Having diabetes for 10 years or more tripled the risk of an ischemic stroke in this racially and ethnically diverse population.

The risk of ischemic stroke increased by 3% for each additional year a patient had diabetes, researchers found.

Compared with nondiabetics in the longitudinal study, those who had the disease for at least 10 years had a threefold higher stroke risk (HR 3.2, 95% CI 2.4 to 4.5), Mitchell Elkind, MD, of Columbia University in New York City, and colleagues reported online in Stroke: Journal of the American Heart Association.

Although stroke rates have been dropping among diabetics, more people are developing the disease -- and at younger ages -- because of the obesity epidemic. That means that the stroke burden is growing heavier, particularly as the population ages and people live longer.

"It is thus important to better understand the dynamics between diabetes, time, and stroke, and to emphasize the importance of interventions to prevent early diabetes," the authors wrote.

"Minimizing the number of years a patient has diabetes would help combat the increase in stroke risk with each year of the disease."

Elkind and colleagues examined data from 3,298 individuals participating in the Northern Manhattan Study who had never been diagnosed with a stroke. The average age was 69. Half of the participants were Hispanic, 21% were white, and 24% were black.

About one-fifth (22%) had diabetes at baseline and another 10% reported new-onset diabetes during an average follow-up of nine years.

There were 244 ischemic strokes recorded during the study.

After adjustment for demographics and cardiovascular risk factors, ischemic stroke was predicted by the presence of baseline diabetes (HR 2.5, 95% CI 1.9 to 3.3) and diabetes as a time-dependent variable (HR 2.4, 95% CI 1.8 to 3.2), which takes into account the development of diabetes during follow-up.

The researchers had hypothesized that incorporating incident diabetes would change the magnitude of the association, but it did not, possibly because these older individuals already had a high cardiovascular risk burden at baseline that did not change much with the development of diabetes.

Other possible reasons incident diabetes did not improve risk prediction included greater compliance with therapy among those newly diagnosed, a shorter duration of diabetes among the incident cases, which might not be long enough to translate into a higher stroke risk, and the potential for missing cases during follow-up because of the use of self-report.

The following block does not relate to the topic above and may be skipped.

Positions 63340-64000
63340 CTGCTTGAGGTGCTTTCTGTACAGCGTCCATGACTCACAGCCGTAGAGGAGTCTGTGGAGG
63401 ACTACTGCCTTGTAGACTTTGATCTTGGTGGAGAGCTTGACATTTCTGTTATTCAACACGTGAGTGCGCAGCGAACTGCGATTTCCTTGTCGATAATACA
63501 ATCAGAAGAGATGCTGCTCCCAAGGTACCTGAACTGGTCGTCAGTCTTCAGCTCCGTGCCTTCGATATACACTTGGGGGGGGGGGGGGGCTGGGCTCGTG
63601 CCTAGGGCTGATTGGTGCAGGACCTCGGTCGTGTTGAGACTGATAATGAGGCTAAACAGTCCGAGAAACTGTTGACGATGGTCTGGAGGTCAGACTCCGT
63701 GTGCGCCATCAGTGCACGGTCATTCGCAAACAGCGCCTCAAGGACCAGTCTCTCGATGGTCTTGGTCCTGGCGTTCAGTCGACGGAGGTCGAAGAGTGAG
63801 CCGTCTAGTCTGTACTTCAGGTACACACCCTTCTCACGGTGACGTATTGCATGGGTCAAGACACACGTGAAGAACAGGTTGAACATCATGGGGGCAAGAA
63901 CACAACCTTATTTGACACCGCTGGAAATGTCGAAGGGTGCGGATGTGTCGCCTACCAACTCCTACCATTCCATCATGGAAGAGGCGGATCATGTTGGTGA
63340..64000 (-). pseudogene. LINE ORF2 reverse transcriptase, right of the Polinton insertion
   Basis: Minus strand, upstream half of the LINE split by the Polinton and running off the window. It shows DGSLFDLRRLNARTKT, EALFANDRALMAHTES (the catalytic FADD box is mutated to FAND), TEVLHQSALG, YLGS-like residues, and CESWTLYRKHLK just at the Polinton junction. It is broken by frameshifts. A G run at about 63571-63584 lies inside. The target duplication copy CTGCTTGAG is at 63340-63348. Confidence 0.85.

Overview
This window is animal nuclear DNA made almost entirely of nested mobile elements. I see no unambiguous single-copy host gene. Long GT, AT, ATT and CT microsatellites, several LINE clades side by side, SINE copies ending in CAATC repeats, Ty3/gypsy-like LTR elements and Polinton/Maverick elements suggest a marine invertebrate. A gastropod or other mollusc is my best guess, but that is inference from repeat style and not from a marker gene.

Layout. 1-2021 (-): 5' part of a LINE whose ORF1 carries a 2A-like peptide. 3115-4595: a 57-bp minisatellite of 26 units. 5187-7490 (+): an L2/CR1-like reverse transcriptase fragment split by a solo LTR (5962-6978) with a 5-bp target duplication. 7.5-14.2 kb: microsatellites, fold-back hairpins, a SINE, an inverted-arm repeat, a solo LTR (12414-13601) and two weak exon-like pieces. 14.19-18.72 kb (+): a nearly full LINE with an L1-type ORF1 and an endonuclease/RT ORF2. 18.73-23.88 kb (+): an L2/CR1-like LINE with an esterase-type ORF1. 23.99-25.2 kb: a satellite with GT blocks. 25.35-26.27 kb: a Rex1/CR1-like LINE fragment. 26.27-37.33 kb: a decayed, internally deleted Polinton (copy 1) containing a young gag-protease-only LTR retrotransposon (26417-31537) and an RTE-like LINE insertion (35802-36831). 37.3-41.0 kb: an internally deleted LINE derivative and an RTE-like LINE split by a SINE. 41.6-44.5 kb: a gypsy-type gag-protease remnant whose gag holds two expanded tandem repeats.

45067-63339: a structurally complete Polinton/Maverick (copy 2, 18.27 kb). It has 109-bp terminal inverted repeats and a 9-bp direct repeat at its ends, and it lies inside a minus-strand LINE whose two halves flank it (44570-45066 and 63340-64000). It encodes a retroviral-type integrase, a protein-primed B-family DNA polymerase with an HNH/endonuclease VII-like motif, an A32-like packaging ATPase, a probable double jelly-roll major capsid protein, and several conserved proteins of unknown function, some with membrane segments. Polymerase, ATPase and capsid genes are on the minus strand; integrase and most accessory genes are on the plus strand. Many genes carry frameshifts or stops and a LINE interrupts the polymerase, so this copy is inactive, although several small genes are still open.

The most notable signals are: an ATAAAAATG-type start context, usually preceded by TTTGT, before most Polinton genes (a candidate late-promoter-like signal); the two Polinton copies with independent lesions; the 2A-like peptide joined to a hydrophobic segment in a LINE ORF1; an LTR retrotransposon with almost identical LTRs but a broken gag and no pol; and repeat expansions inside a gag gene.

Compared with nondiabetics, the risk of ischemic stroke was similar for those who had diabetes for up to five years (HR 1.7) and those who had the disease for five to 10 years (HR 1.8). The risk was greater for those who had diabetes for a decade or more (HR 3.2).

The growing stroke risk that accompanies a longer duration of diabetes could be mediated through several mechanisms, according to the researchers:

Greater carotid plaque thickness

Accelerated microvascular and macrovascular complications from long-term hypertension

Greater risk of microalbuminuria, which has been shown to be a risk factor for stroke in patients with diabetes

Endothelial dysfunction

Abnormalities in fibrinogen and clotting mechanisms

The finding "warrants steps to institute long-standing and sustainable lifestyle changes for primary prevention and appropriate long-term management after diagnosis," the authors wrote.

They acknowledged some limitations of the study, including the lack of information on fasting blood glucose and glycated hemoglobin during follow-up and possible confounding of the association between diabetes duration and stroke risk by age.

The Northern Manhattan Study is funded by a grant from the National Institute of Neurological Disorders and Stroke.

The authors reported that they had no conflicts of interest.

From the American Heart Association:

Guidelines for the Primary Prevention of Stroke

Primary source: Stroke: Journal of the American Heart Association

Source reference:

Banerjee C, et al "Duration of diabetes and risk of ischemic stroke: The Northern Manhattan Study" Stroke 2012; DOI: 10.1161/STROKEAHA.111.641381. utm_content=&utm_medium=email&utm_campaign=DailyHeadlines& utm_source=

© 2012 Everyday Health, Inc. All rights reserved.

03/15/2012 03:07 AM
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Prediabetes Cutoff to 5.7 A1C Called Cost-Effective

By Crystal Phend, Senior Staff Writer, MedPage Today

Published: March 13, 2012

Reviewed by Zalman S. Agus, MD; Emeritus Professor, Perelman School of Medicine at the University of Pennsylvania and Dorothy Caputo, MA, RN, BC-ADM, CDE, Nurse Planner

Action Points

The American Diabetes Association recommended adoption of hemoglobin HbA1c testing for identifying diabetes and prediabetes and an HbA1c value of 6.5% was selected as the diagnostic cutoff.

Point out that this study using a simulation model suggests that lowering the HbA1c cutoff for prediabetes to 5.7% would be cost effective.

Using hemoglobin A1c (HbA1c) to catch prediabetes may be cost-effective if the threshold for diagnosis set at 5.7%, according to an analysis led by the CDC.

The cost of treating patients for an HbA1c level less than 5.7% would likely outweigh the savings from improvement in long-term outcomes, according to an analysis by Xiaohui Zhuo, PhD, of the CDC in Atlanta, and colleagues largely at the same agency.